The project was sparked by a timely conversation at the United Nations back in 2019.

The then Irish Ambassador to the UN Geraldine Nason-Byrne, revealed to Herstory Founder Melanie Lynch that the pivotal role of women in the Northern Ireland Peace Process is a key United Nations case study.

Melanie explains;I returned home and reached out to our school contacts and they confirmed that this essential story is not taught on the official school curriculum in Northern Ireland or the Republic. Our new Peace Heroines project aims to change that and introduce students and the public to these legendary activists and inspire the next generation of peace builders. It’s time to write herstory into history.

International peace delegations from Congo to Columbia now examine and refer to the participation of the Women’s Coalition in what is widely considered to be one of the most successful peace processes in the world.

US Senator George Mitchell, Chair of the multi-party talks that led to the Good Friday Agreement, said that “the Women's Coalition in particular focused on reaching an agreement as opposed to focusing on 'can I get this for my community, can I get that...' They understood their role to be to help to bring about peace more than just advancing the cause of one community or another.” — watch here.

"The story of the Women's Coalition is largely not visible, not because women get written out of history..... they never get written in" - Bernadette Devlin McAliskey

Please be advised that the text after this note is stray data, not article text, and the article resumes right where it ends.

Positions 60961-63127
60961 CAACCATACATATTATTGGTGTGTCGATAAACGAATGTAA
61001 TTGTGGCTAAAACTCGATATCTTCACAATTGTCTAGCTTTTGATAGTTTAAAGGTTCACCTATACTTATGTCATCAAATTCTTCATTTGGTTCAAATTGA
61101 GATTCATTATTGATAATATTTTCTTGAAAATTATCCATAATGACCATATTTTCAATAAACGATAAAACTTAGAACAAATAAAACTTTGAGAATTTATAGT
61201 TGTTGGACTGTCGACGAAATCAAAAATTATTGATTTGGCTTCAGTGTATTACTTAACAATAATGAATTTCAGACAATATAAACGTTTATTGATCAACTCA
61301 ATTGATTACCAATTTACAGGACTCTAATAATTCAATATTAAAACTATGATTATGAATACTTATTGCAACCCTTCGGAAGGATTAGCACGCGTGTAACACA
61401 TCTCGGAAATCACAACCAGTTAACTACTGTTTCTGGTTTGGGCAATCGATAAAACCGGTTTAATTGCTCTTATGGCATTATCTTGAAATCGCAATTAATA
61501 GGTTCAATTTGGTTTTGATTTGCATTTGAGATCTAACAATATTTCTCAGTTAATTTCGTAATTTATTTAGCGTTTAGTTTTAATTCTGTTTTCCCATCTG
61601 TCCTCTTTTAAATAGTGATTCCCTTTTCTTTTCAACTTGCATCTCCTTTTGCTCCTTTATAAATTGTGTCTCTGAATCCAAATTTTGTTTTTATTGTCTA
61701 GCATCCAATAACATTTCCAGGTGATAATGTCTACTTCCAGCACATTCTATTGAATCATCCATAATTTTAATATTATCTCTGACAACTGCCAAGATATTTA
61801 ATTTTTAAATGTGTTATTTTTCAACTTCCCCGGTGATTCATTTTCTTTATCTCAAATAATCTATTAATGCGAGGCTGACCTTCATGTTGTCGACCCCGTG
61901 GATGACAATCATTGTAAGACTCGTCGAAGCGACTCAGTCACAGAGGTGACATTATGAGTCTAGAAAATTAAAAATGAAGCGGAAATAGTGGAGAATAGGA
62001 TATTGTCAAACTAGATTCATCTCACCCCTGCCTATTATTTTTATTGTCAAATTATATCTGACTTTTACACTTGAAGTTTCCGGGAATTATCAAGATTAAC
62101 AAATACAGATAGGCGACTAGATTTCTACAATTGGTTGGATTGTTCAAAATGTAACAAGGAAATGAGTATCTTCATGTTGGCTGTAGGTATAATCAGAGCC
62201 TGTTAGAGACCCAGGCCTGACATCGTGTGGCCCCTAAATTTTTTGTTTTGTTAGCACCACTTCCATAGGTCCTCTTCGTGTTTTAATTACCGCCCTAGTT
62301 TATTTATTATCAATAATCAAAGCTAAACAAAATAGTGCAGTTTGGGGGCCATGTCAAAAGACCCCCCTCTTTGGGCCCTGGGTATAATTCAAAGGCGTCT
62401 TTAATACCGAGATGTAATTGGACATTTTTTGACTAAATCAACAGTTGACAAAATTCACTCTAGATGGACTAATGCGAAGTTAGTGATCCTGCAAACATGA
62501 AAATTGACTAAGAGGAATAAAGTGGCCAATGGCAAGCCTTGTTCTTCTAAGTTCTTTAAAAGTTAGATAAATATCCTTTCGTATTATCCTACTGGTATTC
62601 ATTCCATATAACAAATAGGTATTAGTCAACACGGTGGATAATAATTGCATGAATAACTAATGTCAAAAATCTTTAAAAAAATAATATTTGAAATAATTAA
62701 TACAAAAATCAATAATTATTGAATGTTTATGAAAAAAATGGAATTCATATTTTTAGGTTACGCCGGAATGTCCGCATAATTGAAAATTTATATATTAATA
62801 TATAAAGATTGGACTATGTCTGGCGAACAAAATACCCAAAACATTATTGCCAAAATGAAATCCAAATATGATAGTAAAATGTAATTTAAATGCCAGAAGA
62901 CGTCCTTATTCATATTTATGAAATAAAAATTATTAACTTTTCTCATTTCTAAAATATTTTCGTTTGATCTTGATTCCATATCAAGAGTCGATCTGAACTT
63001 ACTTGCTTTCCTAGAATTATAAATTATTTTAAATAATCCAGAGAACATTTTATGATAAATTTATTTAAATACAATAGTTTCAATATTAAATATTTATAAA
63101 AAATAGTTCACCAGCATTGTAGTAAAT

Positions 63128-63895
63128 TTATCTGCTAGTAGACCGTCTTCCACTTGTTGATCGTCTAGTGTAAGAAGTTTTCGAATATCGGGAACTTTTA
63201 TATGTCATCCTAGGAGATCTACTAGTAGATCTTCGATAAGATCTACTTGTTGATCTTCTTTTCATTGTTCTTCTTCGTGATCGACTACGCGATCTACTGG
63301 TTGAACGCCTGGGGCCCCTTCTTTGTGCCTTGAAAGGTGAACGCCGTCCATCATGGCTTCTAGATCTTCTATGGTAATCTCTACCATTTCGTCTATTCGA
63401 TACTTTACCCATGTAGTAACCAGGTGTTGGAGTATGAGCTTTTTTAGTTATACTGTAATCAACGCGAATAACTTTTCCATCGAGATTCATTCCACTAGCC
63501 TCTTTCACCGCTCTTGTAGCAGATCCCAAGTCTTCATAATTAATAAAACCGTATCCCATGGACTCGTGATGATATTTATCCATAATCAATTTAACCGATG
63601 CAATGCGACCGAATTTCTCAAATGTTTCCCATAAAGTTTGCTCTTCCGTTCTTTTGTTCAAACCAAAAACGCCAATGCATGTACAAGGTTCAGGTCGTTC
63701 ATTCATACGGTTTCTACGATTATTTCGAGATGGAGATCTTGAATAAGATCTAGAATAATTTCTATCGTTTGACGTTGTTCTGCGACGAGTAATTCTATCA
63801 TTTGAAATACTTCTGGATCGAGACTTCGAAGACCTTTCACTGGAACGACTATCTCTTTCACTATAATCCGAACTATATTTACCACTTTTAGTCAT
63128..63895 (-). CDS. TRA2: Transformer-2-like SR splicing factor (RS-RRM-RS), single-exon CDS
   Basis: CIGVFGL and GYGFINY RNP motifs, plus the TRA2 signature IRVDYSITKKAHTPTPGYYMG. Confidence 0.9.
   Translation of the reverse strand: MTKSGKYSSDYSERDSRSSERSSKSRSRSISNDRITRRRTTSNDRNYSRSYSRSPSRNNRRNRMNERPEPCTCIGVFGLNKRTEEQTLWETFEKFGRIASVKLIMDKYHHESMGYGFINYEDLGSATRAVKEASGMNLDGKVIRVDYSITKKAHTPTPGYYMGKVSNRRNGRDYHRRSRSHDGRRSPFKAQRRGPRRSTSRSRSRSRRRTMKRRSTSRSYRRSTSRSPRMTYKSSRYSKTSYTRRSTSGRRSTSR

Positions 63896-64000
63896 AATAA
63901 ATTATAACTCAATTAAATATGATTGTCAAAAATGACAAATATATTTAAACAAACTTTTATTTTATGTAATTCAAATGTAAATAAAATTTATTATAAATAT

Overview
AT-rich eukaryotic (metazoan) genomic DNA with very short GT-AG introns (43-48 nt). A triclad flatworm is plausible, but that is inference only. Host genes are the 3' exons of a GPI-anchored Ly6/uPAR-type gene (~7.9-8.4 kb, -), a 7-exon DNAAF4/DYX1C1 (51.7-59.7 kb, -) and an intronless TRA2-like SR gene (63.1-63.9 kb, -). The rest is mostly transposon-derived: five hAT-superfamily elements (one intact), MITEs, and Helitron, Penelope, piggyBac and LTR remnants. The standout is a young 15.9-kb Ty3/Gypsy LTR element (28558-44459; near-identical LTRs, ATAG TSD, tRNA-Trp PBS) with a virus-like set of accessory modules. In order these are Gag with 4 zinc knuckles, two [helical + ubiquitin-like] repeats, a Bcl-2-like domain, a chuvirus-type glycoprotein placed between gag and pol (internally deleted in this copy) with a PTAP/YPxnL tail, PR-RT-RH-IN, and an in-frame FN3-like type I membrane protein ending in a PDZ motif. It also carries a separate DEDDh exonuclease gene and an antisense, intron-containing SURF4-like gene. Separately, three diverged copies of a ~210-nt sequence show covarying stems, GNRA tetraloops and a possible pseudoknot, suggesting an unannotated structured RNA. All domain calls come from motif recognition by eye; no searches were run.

The President of Ireland, Michael D. Higgins, hosted a special display of the ‘Peace Heroines’ exhibition, curated by Herstory, at Áras an Uachtaráin to mark the 25th anniversary of the Good
Friday Agreement last year.

In his address, President Higgins said: The Women’s Coalition, in its rejection of traditional partisan sources of division within what was male-dominated politics, played a vital role in the delivery of an alternative context that could carry the Good Friday Agreement. Its founders, drawn from both of the main opposing traditions, sought to work together, transcending the old tribal divides, and focusing instead on creating a common, agreed, shared future, united by the cause of bringing women’s concerns to the negotiating table, and ensuring an inclusive peace accord.”watch here.

At a key crossroads in humanity’s history, Northern Ireland is an inspiration to the Ukraine, Russia, Palestine, Israel and other countries in conflict. As wars continue, causing immeasurable suffering and destabilising Europe and beyond; the miracle of the NI peace process and the pivotal role of women proves the potential for justice, equality, peace and healing in the most challenging circumstances.

Visit and be inspired by these remarkable women.

“When you taste peace and you have the prize of peace, there is no going back.” - Professor Emeritus Monica McWilliams